There's a lot of times. . . Actually what started it was. . . A lot of times when we are on the road, kids would be inquisitive and ask, "How do you write a song?" or "How do you make the records do this?" Again, it's just kind of a first step for kids going in that direction. A lot of kids might already write poetry - I've seen a lot of kids who write poetry or read a lot and try to put those thoughts down on paper. So we're just giving them another form to do it. Again, these kids might not even try to write anything at all, but they figure "Man, we just wrote a whole verse and it sounds decent." They'll be encouraged by that. The main thing is just to get them to see an ability they already have in them that they might not have been challenged to figure out otherwise. So I think a lot of kids are surprised that they even have the ability to do it.
Just give them a sense of accomplishment and they realize that they can do more?
Exactly. It's not even like maybe these kids will be recording artists. They might use those techniques and they might be something else. They might write books, be an author or whatever else. It might just lay that ground work for them and give them something to build on. Then having a finished project, they can say, "Wow, I did do that." It helps to kind of pull them into something else. Even the graffiti class is not like, "Yo, go mess up a bunch of walls." We try to take that and then turn it into graphic design which you can actually go out and get paid for, you know?
Definitely. Kind of like Puff Daddy's Making the Band but with noble intentions.
So the new album is called the Groundwork Theory. You have a three-song EP available now, The Groundwork EP. What is your theory about groundwork?
The Groundwork Theory... Really, it's something that is pretty much proven, but it's theory to those who haven't necessarily tried it and that's just examining what you are building your life on. The whole thing came out of Luke 6 where - you know the classic story of the man building his house on the rock versus the man who built his house on the sand. You know, when storms of life come and beat against the house, the one that built his house on the rock is the one that stood through the storm. The one on the sand fell, but the thing is, I mean, God didn't say that there is not going to be storms or that everything is going to be A-OK. Storms are going to come, you can count on that, but what you are building your life on at this point right now determines whether or not your house is going to stand in that. So again, I just wanted to go back to the basics of His walk as far as in Christ. We need to pay attention to what we are building on and what is really going to be firm enough to continue to build on. Not only that, but to allow God to build in us, you know. So we kind of threw 'Theory' in there because some people feel like life is falling apart, going to shambles. Until they actually try to really build something on a foundation of Christ, it's kind of known as a theory. Others who know it, know it as a fact.
Cool. So you have most of the album done now if I understand correctly.
We are done in the sense that there is a bit of songs, the titles and it probably won't take us long to actually finish it up. We are probably about 70% done, so yeah.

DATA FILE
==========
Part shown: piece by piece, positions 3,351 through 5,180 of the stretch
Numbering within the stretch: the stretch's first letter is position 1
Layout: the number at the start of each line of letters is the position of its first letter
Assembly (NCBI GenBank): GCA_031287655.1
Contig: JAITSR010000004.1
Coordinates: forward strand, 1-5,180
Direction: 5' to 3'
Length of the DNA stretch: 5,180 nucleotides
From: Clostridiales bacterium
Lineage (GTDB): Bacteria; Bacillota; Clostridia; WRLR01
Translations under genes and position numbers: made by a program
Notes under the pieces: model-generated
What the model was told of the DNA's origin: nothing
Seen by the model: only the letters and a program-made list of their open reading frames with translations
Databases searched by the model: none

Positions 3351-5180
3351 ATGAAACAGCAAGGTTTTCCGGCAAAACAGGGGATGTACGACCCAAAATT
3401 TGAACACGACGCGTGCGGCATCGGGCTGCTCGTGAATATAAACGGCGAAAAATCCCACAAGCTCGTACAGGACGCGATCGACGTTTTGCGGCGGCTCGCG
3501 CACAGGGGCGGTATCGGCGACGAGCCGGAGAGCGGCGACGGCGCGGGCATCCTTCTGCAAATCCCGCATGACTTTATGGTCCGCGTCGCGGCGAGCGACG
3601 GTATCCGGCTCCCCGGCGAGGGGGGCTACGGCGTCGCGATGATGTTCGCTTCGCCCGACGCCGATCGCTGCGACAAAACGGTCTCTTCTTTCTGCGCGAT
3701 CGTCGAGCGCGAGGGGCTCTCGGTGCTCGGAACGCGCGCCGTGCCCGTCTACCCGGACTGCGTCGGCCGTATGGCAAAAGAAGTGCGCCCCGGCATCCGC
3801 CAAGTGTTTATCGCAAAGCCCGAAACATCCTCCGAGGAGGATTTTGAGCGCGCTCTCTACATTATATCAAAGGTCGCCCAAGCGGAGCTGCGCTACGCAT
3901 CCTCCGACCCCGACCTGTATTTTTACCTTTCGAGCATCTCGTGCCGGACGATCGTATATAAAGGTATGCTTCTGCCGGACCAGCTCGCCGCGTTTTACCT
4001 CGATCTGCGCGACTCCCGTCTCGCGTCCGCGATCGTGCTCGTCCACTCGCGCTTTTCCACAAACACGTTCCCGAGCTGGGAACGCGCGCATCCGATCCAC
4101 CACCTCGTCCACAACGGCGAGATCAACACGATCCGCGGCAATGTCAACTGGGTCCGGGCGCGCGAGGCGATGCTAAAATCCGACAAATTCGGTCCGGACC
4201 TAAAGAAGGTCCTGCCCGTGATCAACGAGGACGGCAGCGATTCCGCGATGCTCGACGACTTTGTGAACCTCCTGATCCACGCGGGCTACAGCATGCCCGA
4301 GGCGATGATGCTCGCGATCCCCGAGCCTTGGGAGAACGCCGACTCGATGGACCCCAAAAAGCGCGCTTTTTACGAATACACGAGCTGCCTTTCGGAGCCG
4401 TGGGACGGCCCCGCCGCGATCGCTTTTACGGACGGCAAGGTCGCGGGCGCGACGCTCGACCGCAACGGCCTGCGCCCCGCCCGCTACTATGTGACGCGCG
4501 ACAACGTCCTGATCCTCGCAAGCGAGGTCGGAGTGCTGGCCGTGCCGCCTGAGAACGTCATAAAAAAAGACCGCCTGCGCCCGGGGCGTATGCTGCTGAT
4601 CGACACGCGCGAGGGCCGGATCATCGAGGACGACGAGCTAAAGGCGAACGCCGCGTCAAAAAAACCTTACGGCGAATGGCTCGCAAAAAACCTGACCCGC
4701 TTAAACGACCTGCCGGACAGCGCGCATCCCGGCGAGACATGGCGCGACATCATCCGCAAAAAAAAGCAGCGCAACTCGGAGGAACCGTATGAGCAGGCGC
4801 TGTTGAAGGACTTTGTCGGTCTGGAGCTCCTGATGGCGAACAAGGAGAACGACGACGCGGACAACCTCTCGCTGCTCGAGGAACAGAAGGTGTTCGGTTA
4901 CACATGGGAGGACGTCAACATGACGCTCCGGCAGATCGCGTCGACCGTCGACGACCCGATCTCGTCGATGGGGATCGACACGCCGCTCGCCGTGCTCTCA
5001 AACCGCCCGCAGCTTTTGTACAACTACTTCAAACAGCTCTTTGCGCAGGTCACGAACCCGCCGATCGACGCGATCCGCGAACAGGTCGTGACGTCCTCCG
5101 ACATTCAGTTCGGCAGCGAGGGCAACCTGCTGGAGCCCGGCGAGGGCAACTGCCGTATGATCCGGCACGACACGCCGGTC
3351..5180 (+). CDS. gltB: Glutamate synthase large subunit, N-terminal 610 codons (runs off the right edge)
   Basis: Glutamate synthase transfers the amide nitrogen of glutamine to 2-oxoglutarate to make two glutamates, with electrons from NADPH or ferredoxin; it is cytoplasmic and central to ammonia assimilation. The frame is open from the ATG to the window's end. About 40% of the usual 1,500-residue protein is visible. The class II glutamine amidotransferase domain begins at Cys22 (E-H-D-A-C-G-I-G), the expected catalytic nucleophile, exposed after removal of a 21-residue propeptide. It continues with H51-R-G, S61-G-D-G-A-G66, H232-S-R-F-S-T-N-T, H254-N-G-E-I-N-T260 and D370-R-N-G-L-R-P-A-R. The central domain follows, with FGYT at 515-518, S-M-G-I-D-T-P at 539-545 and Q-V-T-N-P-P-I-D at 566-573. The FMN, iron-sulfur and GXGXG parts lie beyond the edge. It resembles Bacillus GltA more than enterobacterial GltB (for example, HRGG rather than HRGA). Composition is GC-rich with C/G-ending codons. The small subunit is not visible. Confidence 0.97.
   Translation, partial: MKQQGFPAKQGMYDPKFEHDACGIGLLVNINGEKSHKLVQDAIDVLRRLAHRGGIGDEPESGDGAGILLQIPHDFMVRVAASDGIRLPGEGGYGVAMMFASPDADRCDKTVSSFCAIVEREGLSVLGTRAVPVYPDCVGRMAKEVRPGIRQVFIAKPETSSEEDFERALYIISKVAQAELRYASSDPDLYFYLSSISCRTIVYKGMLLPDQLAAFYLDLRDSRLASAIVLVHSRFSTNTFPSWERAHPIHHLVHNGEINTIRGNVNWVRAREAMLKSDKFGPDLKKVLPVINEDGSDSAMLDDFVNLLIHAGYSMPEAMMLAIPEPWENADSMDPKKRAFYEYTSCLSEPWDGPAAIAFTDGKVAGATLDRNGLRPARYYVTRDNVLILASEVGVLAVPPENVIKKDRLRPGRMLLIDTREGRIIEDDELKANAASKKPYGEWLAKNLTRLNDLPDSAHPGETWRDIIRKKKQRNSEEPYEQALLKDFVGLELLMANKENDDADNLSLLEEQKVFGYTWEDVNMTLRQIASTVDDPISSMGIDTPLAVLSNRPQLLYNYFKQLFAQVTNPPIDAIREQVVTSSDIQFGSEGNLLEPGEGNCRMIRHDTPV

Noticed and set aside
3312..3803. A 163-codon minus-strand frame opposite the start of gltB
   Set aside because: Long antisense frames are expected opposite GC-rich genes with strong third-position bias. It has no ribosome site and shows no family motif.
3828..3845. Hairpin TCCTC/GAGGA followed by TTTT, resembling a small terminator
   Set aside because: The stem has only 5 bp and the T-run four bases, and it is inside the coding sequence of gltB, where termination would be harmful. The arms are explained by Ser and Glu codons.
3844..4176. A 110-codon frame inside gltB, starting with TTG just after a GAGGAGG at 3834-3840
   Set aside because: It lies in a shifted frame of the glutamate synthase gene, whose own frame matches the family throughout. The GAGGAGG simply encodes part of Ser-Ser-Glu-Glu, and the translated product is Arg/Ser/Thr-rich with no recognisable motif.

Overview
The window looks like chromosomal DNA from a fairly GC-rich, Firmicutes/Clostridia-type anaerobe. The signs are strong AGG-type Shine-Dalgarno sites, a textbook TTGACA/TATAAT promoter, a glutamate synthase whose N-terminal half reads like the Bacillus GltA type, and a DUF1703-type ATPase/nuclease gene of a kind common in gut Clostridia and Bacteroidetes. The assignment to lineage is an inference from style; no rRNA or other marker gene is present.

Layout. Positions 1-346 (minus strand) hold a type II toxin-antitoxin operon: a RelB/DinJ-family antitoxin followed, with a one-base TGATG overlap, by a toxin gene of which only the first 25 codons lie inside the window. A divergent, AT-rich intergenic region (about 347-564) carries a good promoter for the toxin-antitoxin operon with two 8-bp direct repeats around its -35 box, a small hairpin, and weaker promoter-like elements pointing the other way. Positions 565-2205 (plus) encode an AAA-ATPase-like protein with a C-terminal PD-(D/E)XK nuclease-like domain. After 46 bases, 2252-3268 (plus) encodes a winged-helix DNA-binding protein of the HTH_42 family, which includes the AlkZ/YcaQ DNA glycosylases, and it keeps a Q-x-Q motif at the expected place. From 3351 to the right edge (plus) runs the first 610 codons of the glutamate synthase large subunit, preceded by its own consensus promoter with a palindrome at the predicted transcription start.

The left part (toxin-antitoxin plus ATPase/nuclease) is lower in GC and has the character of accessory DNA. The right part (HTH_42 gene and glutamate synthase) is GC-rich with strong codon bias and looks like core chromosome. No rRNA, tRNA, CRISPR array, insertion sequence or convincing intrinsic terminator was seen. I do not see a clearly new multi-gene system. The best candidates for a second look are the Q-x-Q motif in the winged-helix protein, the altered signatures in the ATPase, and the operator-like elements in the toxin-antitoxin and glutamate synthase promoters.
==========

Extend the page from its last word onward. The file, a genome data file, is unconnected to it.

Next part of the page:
What can we expect from it?
You know what? It's kind of going a little bit more in the direction of. . . I mean, I always try to develop as far as skillwise or craftwise. Try to do something better than I did so at least I can see improvement with what I'm doing. So taking into account all of the other records from Syllabus to Unlocked and seeing what worked best and what didn't, I tried to keep consistent with what I've been doing as far as quality. But soundwise, man it's pretty much classic hip-hop. I wanted to be able to make a record that, whether you listen to it in September when it drops or if you pop it back in four years later, it still has quality to it. It's still relative. It sounds good for when you hear it. I was just shooting for longevity on it and I think that even trickles down to the selection of the beats and the tracks. I was really just trying to shoot for something, like I said, something that will last a while, that everybody can kind of sink their teeth into, from young to. . . young adult, I guess.
The not-so young.
Right. Something for the whole family
Have there been any themes that have jumped out as very prevalent on the album?
That is probably the one thing it won't be as heavy on as maybe some of the other records have been. There's one song that I guess could be themed. It's called "The Future" or "Future." It's actually a song that I wrote to my wife-to-be, so it's another love song kind of thing, but it's just actually talking about building and preparing for the future, basically, as my wife and I are trying to build properly for that.
Are you currently engaged or is this. . .
I am yes.
So not as in, future - I haven't met her yet. . .
Right. Future as in future wife status, not necessarily just girlfriend or fiancÚ status.
Cool. Well congrats on the engagement.
Thank you very much.
That's a good thing. A good step to make for most people.
Yeah, it's been a long step. We've been engaged for like a year. She's actually from South Africa, so we've been trying to wait for this whole process to go through so she can finally get here.
Oh, did you meet her down there?
Yeah, I met her when I was out there right before we released the Unlocked album. I was out there for almost 6 months. That's when I first met her, but then in my travels going back we've kind of just been building through there.